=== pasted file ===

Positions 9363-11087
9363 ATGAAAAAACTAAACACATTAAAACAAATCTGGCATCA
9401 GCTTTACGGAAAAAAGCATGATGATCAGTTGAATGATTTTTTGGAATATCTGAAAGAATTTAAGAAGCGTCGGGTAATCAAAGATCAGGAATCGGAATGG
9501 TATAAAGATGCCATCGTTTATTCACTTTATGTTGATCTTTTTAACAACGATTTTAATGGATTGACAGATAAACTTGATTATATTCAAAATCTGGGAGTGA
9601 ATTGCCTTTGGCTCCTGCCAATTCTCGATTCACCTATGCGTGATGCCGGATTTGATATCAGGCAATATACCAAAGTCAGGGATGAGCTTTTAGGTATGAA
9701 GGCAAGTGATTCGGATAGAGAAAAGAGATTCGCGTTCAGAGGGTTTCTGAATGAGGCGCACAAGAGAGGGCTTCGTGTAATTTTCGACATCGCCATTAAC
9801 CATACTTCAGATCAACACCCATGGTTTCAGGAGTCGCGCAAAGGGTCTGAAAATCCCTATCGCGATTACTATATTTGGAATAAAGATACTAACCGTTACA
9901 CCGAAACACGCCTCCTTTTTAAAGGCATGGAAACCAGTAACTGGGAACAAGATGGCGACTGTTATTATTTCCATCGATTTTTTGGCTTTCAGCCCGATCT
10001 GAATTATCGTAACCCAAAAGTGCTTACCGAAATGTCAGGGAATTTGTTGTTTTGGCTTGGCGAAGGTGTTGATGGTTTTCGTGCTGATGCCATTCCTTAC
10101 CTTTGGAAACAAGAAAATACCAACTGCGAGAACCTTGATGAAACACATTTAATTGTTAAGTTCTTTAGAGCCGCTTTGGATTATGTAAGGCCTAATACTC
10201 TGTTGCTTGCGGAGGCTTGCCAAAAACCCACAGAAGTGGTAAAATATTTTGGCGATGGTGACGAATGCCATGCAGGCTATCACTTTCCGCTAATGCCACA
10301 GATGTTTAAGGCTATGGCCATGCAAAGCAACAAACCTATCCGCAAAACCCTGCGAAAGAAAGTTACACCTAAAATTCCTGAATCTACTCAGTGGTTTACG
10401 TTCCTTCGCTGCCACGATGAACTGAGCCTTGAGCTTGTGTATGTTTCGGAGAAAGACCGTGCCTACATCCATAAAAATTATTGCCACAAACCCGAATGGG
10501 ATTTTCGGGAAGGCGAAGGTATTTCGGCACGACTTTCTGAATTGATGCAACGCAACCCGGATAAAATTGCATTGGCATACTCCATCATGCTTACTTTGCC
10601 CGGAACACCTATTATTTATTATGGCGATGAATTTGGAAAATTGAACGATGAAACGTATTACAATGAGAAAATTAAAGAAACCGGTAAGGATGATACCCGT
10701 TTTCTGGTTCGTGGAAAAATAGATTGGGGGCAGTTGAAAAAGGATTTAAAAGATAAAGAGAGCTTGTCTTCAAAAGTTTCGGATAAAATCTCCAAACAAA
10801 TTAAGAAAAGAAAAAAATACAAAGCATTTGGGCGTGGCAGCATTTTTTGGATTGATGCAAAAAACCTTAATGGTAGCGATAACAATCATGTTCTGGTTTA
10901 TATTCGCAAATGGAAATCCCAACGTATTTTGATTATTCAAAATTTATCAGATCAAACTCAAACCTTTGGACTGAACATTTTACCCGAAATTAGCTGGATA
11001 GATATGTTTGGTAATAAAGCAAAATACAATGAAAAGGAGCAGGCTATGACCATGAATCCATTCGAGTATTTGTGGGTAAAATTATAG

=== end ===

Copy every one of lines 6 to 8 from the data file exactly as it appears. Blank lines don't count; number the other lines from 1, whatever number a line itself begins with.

9701 GGCAAGTGATTCGGATAGAGAAAAGAGATTCGCGTTCAGAGGGTTTCTGAATGAGGCGCACAAGAGAGGGCTTCGTGTAATTTTCGACATCGCCATTAAC
9801 CATACTTCAGATCAACACCCATGGTTTCAGGAGTCGCGCAAAGGGTCTGAAAATCCCTATCGCGATTACTATATTTGGAATAAAGATACTAACCGTTACA
9901 CCGAAACACGCCTCCTTTTTAAAGGCATGGAAACCAGTAACTGGGAACAAGATGGCGACTGTTATTATTTCCATCGATTTTTTGGCTTTCAGCCCGATCT